I think the two main elements that a game analysis brings to our concept of hierarchy and radicalism are, first, in connecting the personal with the political and, second, the importance of seriousness in maintaining finite games in existence.

Unfortunately I think people can misuse this concept of playfulness. What we’re talking about here is the realization that the roles we play in finite games have no bearing on who we are, and that they are just masks we wear because they are imposed on us by society, that they are not as important as infinite games, which are the real substance of our lives because they are the only places where we’re really free.

Take the issue of gender. Queer theory states that by “playing with gender” (which they call “genderfucking”), meaning positioning oneself at any point between the two genders (as described by Western culture at any point in time) or beyond, we can deconstruct it and thereby oppose it.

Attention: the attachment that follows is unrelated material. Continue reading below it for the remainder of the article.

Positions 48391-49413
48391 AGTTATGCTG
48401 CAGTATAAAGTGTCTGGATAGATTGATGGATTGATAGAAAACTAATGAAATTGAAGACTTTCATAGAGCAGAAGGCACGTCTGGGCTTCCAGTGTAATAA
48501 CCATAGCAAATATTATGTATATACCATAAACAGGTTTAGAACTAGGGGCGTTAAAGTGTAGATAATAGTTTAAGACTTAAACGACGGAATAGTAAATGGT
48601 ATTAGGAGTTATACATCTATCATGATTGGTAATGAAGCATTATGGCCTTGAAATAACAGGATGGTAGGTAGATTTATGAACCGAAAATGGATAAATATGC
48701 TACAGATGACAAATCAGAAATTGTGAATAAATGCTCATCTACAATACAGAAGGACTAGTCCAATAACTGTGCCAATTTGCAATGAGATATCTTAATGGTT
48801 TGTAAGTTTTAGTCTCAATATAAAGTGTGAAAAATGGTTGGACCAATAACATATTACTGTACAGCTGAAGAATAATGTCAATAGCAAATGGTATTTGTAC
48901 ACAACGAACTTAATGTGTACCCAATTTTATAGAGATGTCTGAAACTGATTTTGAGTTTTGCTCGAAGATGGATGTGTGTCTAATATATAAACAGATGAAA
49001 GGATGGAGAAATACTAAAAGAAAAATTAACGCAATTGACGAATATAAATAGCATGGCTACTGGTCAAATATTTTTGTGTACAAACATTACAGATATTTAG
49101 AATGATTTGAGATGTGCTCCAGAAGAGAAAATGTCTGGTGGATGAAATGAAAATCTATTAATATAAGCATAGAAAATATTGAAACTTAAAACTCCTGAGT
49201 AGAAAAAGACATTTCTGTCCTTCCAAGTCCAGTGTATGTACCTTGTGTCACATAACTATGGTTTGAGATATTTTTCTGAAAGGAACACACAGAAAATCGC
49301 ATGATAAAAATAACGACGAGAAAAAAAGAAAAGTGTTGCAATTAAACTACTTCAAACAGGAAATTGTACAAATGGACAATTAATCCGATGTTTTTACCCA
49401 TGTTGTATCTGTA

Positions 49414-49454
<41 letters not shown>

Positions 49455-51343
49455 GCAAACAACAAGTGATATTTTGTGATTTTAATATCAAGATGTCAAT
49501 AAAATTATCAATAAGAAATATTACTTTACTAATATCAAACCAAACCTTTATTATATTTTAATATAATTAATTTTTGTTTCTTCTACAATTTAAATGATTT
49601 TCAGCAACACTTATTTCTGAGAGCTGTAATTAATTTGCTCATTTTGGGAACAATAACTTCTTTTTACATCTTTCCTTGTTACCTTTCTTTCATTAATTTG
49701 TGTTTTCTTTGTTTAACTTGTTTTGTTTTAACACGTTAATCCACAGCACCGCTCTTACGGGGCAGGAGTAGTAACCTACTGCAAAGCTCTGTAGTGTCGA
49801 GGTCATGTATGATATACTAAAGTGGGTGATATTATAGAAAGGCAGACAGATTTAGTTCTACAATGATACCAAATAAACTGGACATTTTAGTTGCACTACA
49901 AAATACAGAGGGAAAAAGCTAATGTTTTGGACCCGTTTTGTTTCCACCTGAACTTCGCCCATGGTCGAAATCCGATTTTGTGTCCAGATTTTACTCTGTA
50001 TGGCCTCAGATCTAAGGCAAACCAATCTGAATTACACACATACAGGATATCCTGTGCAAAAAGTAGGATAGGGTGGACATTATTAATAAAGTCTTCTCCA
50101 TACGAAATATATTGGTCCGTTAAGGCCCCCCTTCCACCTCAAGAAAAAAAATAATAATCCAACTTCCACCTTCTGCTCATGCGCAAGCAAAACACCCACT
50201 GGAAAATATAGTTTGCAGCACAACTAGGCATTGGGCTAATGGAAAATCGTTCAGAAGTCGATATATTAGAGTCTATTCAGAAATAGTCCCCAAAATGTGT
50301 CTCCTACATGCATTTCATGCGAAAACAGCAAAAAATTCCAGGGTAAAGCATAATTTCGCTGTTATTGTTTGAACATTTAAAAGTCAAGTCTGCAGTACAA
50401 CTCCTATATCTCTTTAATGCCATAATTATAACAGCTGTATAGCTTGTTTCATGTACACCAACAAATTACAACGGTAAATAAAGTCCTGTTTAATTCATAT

But this process does not actually “play with gender” because gender is a social hierarchy, not just two roles disconnected from any greater social context. All it does is reinforce the importance of gender by building a myth that changing our position relative to those two roles, which themselves remain unquestioned, is somehow a rebellious activity. It does nothing to put into question the hierarchy itself.

The main problem with finite games is not their existence, but that we take them (and the roles we play in them) seriously, and force other people to take them seriously. The game of gender consists of people taking gender roles, with one (man) established as superior to the other (woman), where the objective is to attain the highest status within those roles (i.e. for women to identify with the male establishment, and for men to exploit women).

Despite their pretenses, queer and transgender theorists still take that game very seriously indeed. In fact, they sometimes brag about how good they are at it. An infinite player (one who finds infinite games more important than finite games) would not give such reverence to gender roles as they do. And that’s what makes queer and transgender theorists dangerous to themselves and society.